Friday, November 16, 2007

Neutering the Backjudge (how to fix football officaiting)

Once again football officiating is called into question. Yahoo sports choose to worry more about the money in their article. But to me the bigger thing is the overall incompetence that officials show at all levels of football. The Big-10 has been notorious for years for having poor officiating crews with questionable calls at key times. While I don't recall any egregious calls during the Ohio St. v. Illinois upset, I'm sure THEO fans may be able to find something.

In the NFL there every couple years there is an outcry that the NFL should hire the officials full time so that they can concentrate on football. I'm not even sure how NCAA conferences hire their officials. But I do have an idea on how to fix this whole mess.

Officials should all be put into their own "league" the OFL. That's right, all football officials from college through the pros should be put into 1 pool. Then they are put on "teams" for the season and assigned games by the OFL league office. Not by the NFL, Not by the Big-10, not by the Patriot League. Based on your performance level you are assigned a division for the year and are trained for success at that level. Think of it like baseball's minor league system. NFL=the Bigs, D1 = AAA, D2 = AA and D3 = A.

Then comes the tough part. Grading the officials. As it stands now the NFL grades their guys and comes on the NFL network every week to explain how the bad call was actually the right call. NCAA conferences hand out their grades using paddles, and hooded robes like something out of Animal house (or maybe not, the article above says if you do bad you get the conference’s biggest game.) Grading under the OFL system becomes very public. As the top teams advance to the playoffs in the NFL and the BCS bowls in college, while the bottom teams are demoted to a lower league for the following season.

If say a back judge is outperforming his team’s level, the OFL would have the latitude to move call him up to replace a back judge that is underperforming. Or say a side judge on a team who is being demoted had a great individual year; the OFL could move him onto another same-level team.

Then there comes the question of guys who don’t want to move from the college game to the pro game. Due to the fact that there are so many college games, this actually shouldn’t be a problem. As for guys at the pro-level who don’t want to accept a demotion, don’t let the door hit you on the way out. Pro sports is unforgiving to guys who can no longer produce, so is the OFL.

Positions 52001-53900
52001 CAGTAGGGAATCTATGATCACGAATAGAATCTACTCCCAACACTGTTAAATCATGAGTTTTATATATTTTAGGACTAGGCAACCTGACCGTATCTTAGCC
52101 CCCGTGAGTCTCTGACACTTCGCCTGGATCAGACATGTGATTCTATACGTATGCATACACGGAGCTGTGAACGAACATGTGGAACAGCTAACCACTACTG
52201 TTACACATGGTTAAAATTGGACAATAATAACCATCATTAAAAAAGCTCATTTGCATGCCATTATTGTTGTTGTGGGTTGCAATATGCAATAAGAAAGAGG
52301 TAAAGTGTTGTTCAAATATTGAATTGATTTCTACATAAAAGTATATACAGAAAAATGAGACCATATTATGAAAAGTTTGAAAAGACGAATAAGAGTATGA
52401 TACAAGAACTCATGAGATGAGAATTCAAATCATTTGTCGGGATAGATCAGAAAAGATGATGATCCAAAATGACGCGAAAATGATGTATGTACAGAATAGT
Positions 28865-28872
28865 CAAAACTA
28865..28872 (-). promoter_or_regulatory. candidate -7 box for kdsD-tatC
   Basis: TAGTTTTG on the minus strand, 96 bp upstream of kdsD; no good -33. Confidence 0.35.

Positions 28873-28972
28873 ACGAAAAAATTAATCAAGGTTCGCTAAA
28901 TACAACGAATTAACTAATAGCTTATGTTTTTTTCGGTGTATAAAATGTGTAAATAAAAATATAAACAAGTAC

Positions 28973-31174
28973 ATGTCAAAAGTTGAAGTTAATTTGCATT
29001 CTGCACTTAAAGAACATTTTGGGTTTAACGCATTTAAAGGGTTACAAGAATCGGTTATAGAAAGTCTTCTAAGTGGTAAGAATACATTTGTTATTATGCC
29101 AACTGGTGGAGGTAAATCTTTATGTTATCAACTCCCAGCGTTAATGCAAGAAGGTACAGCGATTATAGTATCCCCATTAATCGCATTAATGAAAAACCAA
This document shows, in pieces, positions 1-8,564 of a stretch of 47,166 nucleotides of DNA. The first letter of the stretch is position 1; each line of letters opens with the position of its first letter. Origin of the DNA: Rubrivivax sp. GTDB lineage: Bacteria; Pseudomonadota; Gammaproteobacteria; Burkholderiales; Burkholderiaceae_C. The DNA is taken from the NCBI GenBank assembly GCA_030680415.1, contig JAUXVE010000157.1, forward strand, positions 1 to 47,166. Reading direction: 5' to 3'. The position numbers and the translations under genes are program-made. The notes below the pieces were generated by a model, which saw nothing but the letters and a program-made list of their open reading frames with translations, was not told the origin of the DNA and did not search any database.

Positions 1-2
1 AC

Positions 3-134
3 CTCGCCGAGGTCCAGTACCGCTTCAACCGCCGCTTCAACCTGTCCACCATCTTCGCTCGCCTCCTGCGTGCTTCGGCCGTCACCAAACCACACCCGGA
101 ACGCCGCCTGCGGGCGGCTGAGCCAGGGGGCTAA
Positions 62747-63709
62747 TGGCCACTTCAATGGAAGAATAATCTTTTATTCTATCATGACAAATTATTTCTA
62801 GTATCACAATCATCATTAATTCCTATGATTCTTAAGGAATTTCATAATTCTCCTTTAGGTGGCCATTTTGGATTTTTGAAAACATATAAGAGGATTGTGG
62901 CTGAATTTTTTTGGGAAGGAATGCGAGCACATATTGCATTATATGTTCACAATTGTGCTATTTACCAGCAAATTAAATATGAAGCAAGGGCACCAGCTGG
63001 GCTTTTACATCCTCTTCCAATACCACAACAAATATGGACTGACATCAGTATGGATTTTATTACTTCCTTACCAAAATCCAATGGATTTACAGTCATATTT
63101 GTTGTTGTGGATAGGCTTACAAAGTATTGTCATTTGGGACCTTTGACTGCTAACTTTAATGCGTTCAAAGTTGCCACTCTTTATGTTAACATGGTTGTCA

Who pays for the OFL, officials don’t sell tickets or get TV contracts. The NFL and NCAA would pay the league every year for using the league officials. This would in the short run cost the NFL and NCAA more as running a separate officials league would entail more overhead. However this would be offset as they would no longer be running their own official reviews, and it would help maintain the integrity of the game, which in the long run keeps the league stronger. In a perfect world the OFL would be self-sustaining so that the NFL and NCAA would not be paying the OFL and the league would be truly independent, but until officials start selling tickets, that isn’t going to happen.

Will this be a cure-all that eliminated bad calls? No, but it will remove the perception from fans minds that the leagues assign crews based on desired outcomes or that crews can use their bias against a team to influence the outcome of a game. Officials, like players, would be “playing” each game to ensure they keep their job, a bad called game could be the difference in getting paid at the pro-level and finding yourself working in front of 5,000 fans on a Saturday afternoon in east bumbfuck Kentucky.

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